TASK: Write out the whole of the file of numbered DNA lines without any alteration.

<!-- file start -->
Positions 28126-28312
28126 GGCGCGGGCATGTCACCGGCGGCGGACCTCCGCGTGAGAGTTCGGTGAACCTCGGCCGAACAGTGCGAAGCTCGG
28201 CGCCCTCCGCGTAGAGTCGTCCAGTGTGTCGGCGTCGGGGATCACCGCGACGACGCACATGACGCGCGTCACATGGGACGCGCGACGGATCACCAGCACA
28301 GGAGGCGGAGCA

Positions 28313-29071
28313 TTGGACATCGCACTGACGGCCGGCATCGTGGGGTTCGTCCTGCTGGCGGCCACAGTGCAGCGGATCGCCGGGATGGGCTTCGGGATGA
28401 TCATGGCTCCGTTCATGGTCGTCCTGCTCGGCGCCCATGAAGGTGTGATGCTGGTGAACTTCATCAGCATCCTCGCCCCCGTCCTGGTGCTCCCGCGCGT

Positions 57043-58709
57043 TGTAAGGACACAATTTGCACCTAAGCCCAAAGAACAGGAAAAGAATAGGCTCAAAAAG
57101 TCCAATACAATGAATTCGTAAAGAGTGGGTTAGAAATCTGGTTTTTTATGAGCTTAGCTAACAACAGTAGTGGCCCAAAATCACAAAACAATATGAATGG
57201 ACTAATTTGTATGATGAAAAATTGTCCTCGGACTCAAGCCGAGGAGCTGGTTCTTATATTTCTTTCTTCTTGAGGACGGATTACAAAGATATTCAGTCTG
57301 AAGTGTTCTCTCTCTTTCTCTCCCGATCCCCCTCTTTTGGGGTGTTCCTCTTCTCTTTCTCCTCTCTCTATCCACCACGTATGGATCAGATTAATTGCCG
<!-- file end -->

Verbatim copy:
Positions 28126-28312
28126 GGCGCGGGCATGTCACCGGCGGCGGACCTCCGCGTGAGAGTTCGGTGAACCTCGGCCGAACAGTGCGAAGCTCGG
28201 CGCCCTCCGCGTAGAGTCGTCCAGTGTGTCGGCGTCGGGGATCACCGCGACGACGCACATGACGCGCGTCACATGGGACGCGCGACGGATCACCAGCACA
28301 GGAGGCGGAGCA

Positions 28313-29071
28313 TTGGACATCGCACTGACGGCCGGCATCGTGGGGTTCGTCCTGCTGGCGGCCACAGTGCAGCGGATCGCCGGGATGGGCTTCGGGATGA
28401 TCATGGCTCCGTTCATGGTCGTCCTGCTCGGCGCCCATGAAGGTGTGATGCTGGTGAACTTCATCAGCATCCTCGCCCCCGTCCTGGTGCTCCCGCGCGT

Positions 57043-58709
57043 TGTAAGGACACAATTTGCACCTAAGCCCAAAGAACAGGAAAAGAATAGGCTCAAAAAG
57101 TCCAATACAATGAATTCGTAAAGAGTGGGTTAGAAATCTGGTTTTTTATGAGCTTAGCTAACAACAGTAGTGGCCCAAAATCACAAAACAATATGAATGG
57201 ACTAATTTGTATGATGAAAAATTGTCCTCGGACTCAAGCCGAGGAGCTGGTTCTTATATTTCTTTCTTCTTGAGGACGGATTACAAAGATATTCAGTCTG
57301 AAGTGTTCTCTCTCTTTCTCTCCCGATCCCCCTCTTTTGGGGTGTTCCTCTTCTCTTTCTCCTCTCTCTATCCACCACGTATGGATCAGATTAATTGCCG